The Connections Between Hip-Hop and Social Justice
January 18, 2008
Hip-Hop music’s pounding beats and pumping lyrics have become highly regarded by nearly every student in the county. On a chilly January afternoon, Saint Anselm College students, staff, and faculty filled the Cushing Center to hear Dr. Erika Dalya Muhammad present a new spin on this popular topic.
Dr. Muhammad gave a lecture entitled “No Borders: Social Justice, Hip Hop, and Pop” in which she described the strong and enduring connections between hip hop and youth culture. She also discussed how the powerful relationship between them can translate into social activism among today’s youth. She credits her efforts to those who came before her, especially Dr. Martin Luther King Jr., who himself often used contemporary cultural references in order to create change.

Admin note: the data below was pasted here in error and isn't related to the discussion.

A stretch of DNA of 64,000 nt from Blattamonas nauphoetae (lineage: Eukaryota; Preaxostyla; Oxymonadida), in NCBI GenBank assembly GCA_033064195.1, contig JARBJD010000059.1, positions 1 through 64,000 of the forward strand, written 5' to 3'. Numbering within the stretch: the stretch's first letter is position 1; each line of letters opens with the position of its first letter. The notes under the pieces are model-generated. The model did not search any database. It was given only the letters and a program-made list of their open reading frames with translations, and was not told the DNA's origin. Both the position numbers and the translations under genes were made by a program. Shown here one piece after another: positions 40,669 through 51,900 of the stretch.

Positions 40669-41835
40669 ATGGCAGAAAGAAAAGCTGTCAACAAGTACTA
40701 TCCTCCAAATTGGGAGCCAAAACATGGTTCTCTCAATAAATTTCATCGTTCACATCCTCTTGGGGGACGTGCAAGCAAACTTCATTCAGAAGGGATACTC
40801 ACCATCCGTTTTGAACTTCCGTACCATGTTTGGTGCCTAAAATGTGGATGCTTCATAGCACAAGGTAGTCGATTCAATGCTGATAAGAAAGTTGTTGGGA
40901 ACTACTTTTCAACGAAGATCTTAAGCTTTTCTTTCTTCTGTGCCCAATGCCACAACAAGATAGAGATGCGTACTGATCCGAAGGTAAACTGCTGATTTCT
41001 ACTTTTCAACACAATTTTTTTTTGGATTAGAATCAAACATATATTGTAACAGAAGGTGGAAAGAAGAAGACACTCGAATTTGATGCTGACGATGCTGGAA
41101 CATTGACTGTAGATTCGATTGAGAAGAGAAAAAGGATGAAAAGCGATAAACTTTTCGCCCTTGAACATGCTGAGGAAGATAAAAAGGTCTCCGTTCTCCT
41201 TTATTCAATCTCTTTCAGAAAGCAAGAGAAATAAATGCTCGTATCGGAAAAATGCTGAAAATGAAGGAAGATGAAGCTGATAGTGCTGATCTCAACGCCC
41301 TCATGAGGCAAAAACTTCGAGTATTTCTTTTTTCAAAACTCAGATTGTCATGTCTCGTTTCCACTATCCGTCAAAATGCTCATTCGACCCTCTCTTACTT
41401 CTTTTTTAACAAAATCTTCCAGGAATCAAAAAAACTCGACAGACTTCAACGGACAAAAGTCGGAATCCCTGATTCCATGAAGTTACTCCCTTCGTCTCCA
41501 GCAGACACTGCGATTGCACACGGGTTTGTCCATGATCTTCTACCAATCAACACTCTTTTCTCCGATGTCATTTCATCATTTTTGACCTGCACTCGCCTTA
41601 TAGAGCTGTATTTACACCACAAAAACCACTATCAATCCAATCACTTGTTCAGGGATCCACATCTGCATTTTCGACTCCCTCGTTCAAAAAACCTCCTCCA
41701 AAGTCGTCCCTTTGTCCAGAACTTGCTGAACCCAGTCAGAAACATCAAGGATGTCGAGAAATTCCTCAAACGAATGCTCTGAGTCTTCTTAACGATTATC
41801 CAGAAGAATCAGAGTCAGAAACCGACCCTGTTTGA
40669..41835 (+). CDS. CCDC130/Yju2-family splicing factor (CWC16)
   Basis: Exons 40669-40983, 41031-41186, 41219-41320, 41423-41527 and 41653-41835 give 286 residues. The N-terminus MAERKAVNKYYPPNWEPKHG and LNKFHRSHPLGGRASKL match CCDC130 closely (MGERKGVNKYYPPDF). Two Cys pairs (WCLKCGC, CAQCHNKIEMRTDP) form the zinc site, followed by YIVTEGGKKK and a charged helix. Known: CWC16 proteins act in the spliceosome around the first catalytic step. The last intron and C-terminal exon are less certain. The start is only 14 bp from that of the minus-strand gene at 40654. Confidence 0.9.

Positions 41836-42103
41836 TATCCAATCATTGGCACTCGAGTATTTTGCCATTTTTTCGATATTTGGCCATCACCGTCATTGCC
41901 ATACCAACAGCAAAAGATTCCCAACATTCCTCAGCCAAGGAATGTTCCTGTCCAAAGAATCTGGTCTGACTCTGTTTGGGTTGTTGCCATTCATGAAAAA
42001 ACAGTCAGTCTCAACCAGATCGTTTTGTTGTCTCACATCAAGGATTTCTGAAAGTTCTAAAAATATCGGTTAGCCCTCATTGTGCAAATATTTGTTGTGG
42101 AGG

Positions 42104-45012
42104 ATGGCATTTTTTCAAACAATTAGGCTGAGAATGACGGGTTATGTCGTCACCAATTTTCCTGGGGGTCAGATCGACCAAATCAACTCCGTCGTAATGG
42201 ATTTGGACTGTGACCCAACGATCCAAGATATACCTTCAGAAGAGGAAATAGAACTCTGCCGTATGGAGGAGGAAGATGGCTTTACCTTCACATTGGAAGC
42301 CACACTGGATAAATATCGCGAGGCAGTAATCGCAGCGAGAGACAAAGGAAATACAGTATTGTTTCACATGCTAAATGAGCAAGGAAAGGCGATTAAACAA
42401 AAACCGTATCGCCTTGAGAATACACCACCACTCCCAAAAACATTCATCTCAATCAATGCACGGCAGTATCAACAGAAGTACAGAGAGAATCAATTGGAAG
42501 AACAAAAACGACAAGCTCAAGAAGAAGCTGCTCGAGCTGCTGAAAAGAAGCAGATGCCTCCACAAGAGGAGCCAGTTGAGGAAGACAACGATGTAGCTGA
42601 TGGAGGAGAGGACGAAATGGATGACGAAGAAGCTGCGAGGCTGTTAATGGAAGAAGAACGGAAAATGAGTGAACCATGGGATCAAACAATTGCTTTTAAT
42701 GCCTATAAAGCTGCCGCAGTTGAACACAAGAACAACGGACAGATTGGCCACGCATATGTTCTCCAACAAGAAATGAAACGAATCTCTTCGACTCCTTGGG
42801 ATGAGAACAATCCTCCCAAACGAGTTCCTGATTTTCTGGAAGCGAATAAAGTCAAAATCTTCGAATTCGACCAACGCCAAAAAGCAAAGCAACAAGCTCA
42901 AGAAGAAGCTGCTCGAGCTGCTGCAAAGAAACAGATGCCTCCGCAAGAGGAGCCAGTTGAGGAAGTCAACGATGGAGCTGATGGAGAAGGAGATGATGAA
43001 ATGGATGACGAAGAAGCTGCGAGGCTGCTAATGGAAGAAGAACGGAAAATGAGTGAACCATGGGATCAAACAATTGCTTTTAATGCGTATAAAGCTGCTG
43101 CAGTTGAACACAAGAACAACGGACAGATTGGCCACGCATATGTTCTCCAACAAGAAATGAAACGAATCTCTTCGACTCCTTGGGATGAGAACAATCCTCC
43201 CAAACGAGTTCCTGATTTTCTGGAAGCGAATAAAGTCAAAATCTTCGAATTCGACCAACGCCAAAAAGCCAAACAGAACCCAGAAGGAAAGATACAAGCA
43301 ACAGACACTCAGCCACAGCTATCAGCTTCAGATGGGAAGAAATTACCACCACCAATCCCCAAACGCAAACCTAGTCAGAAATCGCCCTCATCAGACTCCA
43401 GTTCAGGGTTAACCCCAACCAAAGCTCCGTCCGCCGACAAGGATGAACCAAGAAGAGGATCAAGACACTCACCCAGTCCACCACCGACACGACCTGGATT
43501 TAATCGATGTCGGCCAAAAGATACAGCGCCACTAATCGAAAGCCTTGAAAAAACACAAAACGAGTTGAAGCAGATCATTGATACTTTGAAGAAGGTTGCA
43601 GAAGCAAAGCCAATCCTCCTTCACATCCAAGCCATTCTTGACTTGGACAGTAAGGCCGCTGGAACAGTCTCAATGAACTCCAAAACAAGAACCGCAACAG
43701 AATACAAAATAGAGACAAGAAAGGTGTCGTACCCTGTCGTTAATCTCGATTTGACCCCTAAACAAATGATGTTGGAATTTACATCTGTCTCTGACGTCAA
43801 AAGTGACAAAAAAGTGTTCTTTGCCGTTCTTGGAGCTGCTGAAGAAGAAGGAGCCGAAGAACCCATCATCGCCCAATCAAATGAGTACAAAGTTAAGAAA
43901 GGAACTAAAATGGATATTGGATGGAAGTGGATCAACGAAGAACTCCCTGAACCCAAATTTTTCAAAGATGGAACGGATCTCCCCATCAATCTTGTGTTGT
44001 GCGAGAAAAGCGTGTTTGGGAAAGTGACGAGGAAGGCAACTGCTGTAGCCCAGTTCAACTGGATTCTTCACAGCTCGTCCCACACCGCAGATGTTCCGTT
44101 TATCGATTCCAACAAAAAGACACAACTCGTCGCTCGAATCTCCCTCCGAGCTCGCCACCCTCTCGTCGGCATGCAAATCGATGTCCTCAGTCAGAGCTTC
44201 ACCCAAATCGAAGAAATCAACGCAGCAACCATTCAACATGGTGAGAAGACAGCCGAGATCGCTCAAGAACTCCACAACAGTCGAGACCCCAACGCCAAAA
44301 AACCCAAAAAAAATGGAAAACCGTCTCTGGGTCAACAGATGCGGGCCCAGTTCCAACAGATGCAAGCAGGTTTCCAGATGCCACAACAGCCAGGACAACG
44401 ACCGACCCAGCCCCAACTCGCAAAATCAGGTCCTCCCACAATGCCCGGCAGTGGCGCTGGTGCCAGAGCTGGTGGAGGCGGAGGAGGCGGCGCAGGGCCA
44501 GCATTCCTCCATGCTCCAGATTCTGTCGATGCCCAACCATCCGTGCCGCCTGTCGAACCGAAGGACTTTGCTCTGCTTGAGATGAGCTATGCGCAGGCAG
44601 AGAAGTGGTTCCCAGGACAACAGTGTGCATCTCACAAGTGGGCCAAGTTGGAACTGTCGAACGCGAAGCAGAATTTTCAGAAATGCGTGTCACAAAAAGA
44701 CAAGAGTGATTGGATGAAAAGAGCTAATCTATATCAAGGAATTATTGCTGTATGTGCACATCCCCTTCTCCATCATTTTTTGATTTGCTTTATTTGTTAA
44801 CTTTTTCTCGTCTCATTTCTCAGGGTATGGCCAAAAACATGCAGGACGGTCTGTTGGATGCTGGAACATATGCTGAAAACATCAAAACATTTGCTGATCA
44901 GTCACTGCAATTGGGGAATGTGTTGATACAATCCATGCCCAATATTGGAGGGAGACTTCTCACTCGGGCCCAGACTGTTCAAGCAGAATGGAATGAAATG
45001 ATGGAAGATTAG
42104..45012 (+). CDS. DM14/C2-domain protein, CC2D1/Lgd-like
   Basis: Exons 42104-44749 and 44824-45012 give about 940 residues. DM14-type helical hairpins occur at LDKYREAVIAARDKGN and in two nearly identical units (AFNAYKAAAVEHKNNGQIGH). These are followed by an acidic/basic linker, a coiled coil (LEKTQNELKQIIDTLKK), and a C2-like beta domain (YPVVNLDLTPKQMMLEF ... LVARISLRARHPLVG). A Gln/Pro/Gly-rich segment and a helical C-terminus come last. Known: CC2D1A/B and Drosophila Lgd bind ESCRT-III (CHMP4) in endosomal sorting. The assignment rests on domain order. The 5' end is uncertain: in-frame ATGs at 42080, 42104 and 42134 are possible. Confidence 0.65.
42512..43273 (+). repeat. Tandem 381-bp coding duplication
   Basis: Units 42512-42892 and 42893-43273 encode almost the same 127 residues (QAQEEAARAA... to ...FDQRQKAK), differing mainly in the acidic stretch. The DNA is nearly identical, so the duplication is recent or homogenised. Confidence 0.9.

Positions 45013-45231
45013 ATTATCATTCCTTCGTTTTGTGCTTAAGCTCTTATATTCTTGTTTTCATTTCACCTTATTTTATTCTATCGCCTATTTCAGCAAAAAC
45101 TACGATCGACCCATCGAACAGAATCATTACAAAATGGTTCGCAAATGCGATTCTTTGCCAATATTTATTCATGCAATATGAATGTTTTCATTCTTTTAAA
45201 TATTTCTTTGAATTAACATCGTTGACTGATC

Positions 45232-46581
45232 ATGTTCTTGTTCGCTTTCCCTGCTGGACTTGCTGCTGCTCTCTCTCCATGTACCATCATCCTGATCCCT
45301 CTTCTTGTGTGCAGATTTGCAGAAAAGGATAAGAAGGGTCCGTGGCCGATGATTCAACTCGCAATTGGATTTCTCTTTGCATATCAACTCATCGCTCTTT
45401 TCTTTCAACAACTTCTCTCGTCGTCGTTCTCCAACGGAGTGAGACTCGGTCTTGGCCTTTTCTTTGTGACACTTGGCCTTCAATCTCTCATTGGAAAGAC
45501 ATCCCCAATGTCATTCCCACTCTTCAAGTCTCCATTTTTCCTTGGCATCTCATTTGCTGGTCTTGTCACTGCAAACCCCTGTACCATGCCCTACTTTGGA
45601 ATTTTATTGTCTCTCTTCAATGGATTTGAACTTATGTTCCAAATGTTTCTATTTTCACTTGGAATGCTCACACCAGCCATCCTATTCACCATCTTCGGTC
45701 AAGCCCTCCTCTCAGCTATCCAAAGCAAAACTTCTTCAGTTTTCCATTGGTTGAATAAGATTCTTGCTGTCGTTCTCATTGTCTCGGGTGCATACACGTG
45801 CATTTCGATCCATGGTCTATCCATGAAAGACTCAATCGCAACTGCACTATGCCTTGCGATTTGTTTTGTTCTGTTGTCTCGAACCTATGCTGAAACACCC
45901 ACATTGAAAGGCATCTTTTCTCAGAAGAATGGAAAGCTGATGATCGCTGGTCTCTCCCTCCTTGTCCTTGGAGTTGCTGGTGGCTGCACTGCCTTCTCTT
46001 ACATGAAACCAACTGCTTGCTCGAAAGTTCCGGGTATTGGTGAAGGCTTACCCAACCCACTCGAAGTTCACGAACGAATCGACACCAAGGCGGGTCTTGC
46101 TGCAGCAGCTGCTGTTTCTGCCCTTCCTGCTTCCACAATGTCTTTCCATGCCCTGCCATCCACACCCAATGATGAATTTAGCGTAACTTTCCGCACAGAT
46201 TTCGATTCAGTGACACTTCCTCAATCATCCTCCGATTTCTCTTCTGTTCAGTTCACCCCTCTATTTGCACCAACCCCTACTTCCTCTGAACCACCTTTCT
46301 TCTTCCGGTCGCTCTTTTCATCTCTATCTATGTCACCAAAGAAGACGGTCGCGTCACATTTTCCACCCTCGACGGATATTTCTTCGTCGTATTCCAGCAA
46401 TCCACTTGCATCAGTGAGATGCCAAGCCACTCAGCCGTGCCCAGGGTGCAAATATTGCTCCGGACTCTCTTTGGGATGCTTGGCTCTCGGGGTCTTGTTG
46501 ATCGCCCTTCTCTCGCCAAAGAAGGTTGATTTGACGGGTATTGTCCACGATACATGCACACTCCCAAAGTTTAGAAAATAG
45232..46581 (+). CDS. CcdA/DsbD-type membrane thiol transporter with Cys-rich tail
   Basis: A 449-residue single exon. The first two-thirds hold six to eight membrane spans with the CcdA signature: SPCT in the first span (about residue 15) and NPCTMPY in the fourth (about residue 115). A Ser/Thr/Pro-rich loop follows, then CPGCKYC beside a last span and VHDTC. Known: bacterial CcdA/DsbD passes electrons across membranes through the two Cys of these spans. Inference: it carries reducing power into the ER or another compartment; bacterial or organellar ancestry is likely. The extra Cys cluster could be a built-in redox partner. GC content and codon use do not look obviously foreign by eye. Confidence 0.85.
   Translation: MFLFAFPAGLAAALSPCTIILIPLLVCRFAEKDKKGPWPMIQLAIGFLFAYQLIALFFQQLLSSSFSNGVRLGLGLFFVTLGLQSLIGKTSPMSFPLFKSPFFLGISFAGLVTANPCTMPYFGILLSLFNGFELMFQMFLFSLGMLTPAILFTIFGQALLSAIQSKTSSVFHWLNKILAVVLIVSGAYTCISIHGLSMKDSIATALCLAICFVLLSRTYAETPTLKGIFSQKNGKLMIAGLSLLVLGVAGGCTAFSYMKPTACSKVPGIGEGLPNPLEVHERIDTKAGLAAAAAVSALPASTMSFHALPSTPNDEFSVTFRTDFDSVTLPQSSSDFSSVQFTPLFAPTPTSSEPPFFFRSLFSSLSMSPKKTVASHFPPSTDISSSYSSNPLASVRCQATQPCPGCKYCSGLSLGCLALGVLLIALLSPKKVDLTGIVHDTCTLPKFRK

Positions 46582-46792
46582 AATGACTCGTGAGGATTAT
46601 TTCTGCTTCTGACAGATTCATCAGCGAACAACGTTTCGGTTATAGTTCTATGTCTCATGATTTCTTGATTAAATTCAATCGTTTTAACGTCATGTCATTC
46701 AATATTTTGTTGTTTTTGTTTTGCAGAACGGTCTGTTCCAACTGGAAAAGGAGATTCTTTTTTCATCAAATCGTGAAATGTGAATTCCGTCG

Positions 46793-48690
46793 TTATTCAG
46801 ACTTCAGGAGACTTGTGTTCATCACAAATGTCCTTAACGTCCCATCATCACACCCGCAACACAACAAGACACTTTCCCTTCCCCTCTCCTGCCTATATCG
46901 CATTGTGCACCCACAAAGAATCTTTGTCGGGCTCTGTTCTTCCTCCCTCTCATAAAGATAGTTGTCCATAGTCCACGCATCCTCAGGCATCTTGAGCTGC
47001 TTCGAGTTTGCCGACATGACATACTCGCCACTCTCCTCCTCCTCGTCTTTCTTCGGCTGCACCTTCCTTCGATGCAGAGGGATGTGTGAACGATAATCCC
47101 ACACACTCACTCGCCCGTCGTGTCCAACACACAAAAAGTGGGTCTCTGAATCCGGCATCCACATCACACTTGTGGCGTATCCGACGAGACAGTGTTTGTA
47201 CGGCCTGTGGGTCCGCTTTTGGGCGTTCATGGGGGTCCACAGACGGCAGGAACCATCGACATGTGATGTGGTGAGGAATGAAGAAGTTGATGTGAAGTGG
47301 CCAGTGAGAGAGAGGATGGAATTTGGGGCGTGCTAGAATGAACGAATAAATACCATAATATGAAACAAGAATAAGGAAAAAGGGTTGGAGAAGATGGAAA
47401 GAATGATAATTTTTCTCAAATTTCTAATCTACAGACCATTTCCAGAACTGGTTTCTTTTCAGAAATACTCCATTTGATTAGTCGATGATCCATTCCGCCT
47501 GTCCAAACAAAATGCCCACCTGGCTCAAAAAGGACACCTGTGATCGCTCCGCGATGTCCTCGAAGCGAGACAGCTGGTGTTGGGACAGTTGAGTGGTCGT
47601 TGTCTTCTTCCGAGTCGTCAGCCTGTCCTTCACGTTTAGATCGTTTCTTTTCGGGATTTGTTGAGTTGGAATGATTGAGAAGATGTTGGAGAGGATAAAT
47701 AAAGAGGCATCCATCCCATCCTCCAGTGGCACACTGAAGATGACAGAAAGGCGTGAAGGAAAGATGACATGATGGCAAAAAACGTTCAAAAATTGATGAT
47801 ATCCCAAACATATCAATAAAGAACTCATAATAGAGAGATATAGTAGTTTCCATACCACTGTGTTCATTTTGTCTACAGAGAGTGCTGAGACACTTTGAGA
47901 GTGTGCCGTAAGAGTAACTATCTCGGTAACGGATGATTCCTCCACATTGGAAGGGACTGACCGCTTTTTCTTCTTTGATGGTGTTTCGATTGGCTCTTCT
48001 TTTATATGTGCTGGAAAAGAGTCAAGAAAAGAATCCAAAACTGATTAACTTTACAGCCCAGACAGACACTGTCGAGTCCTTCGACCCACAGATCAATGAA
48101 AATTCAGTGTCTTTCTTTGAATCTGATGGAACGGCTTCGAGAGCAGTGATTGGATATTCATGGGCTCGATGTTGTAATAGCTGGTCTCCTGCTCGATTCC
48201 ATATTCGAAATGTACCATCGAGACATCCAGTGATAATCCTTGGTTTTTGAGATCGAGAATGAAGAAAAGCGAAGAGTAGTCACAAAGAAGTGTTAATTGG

Calling herself a “cultural worker” and a “creative hybrid,” Muhammad has worked in the Mount Vernon, New York area for years. The town, located just north of the Bronx, has close ties to the hip-hop community; it saw the beginnings of hip-hop and pop culture legends such as Diddy, Mary J. Blige, and Denzel Washington. Therefore, it was the perfect location to “employ the arts as a catalyst for economic development in the area.” And so, the Mount Vernon Hip-Hop Arts Center was born.
Muhammad described her work at the center and her desire to use hip-hop as a medium to encourage more participation in the arts along with civic engagement. She stated that one of her goals is to show young people today that “the world is bigger than they can even imagine.”